Is there any possible chance that we go with a 4-4-2, or with CJ as a withdrawn forward with Davies running off of him? Also, how viable would Ilsinho be playing the number 10 role?

  5. ” … the lack of MLS-level fitness that still plagues him …”.
    The privilege of talking to Coach Burke once a week has taught me many things along the way that are obvious to others who have played the game competitively.
    I suspect if we tested your thesis quoted above, Dan, and subjected him to the “beep” test – the one that only Ryan Richter passed the first day of preseason training camp under Nowak however many years ago – Roland Alberg would do just fine.
    An alternative to physical conditioning might be speed of mental recognition and the mindset for instant mental transition.
    Had a player of mine shown similar mental characteristics many years ago, I would like to think I would have thought of a possible teaching device that just came into my head.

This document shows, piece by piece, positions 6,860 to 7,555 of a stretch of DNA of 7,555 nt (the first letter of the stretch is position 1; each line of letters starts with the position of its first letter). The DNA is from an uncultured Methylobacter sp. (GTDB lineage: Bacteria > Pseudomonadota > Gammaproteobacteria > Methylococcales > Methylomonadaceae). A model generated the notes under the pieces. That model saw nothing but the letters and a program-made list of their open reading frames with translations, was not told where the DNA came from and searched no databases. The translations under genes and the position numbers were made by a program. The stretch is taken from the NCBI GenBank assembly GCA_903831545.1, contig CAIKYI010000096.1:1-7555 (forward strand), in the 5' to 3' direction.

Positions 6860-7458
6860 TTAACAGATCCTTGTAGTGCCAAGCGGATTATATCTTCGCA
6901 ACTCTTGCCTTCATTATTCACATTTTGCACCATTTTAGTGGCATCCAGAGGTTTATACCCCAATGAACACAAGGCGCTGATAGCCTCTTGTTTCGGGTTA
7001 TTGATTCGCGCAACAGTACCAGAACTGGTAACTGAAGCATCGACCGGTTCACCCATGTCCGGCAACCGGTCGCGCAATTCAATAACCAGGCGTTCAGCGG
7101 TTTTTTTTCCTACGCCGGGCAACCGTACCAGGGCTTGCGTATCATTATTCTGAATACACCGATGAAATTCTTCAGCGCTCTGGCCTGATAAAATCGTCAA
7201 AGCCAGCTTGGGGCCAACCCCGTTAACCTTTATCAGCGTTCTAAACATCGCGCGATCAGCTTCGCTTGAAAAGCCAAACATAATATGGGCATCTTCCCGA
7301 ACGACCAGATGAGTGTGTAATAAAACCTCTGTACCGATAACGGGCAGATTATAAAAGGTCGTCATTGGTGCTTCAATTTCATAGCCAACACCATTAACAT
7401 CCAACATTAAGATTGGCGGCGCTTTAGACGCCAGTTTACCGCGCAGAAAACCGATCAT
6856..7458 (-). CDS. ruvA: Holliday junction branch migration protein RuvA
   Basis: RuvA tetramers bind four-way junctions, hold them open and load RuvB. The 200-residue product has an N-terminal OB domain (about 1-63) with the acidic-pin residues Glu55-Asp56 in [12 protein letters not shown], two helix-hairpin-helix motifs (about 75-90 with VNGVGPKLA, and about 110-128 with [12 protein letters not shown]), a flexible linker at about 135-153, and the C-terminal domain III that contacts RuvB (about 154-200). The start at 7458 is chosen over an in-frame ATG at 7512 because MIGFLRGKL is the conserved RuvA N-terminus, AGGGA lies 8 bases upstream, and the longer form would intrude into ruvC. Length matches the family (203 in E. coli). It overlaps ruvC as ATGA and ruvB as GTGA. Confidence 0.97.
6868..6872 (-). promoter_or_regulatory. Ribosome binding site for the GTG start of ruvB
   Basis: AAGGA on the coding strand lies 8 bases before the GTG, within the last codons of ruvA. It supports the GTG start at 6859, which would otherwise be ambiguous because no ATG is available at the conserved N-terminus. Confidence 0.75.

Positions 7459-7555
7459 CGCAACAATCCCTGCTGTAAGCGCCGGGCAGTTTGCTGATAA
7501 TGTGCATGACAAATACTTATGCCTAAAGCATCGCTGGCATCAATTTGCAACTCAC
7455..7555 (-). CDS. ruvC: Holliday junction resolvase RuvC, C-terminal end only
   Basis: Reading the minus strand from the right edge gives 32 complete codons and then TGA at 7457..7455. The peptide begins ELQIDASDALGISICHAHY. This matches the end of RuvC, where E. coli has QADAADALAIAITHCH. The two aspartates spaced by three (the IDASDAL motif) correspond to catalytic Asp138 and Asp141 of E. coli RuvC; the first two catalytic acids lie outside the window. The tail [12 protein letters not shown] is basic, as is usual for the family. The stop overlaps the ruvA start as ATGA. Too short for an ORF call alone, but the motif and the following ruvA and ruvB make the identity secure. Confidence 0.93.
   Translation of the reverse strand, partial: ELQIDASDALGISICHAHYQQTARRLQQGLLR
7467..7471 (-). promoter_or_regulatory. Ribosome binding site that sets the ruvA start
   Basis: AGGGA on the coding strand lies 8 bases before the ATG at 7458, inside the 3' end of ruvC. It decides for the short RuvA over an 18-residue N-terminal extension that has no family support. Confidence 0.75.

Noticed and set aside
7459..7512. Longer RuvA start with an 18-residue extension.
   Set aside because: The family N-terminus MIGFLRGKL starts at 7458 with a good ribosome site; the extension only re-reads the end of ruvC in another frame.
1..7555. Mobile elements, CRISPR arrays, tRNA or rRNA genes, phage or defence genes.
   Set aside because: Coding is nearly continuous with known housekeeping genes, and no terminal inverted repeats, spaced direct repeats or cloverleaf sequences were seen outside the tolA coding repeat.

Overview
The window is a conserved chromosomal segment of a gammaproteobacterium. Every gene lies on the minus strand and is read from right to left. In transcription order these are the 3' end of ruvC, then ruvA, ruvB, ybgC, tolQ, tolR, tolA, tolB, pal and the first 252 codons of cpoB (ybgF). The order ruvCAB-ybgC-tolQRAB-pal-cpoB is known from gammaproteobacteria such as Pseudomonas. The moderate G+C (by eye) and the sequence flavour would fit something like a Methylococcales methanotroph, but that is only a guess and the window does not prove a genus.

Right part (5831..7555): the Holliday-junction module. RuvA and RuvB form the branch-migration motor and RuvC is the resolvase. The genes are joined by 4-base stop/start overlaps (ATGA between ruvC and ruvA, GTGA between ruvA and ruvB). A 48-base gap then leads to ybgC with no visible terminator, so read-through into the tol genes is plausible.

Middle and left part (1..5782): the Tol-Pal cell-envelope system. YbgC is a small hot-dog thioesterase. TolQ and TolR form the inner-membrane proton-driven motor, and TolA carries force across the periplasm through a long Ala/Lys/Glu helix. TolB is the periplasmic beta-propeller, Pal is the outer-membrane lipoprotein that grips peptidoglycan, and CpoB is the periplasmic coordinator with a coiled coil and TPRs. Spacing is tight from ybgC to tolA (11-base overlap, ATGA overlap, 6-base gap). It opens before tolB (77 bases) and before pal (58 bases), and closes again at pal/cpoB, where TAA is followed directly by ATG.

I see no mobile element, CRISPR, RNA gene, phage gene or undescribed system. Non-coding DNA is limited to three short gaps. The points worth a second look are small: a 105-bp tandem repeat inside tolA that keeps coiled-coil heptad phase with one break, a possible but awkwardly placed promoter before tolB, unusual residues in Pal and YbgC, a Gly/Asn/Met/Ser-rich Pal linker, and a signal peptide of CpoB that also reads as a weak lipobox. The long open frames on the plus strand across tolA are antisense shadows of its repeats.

To wit, create a basketball game with the best fast break players available, put Alberg into it, and require him to beat the other team down the floor in transition when the ball is lost. The first time he fails is free. The second cost one suicide at the end of practice. The third, two. the fourth, four. the fifth, eight. The pattern is x squared. Then, after he shows progress do it with a soccer ball on the soccer pitch with appropriate restrictions so he has a snowball’s chance, and call it Roland’s Drill. Positive reinforcement from everybody, encouragement, the whole nine yards. All the explanations why every time. But he does it until it becomes instinctive.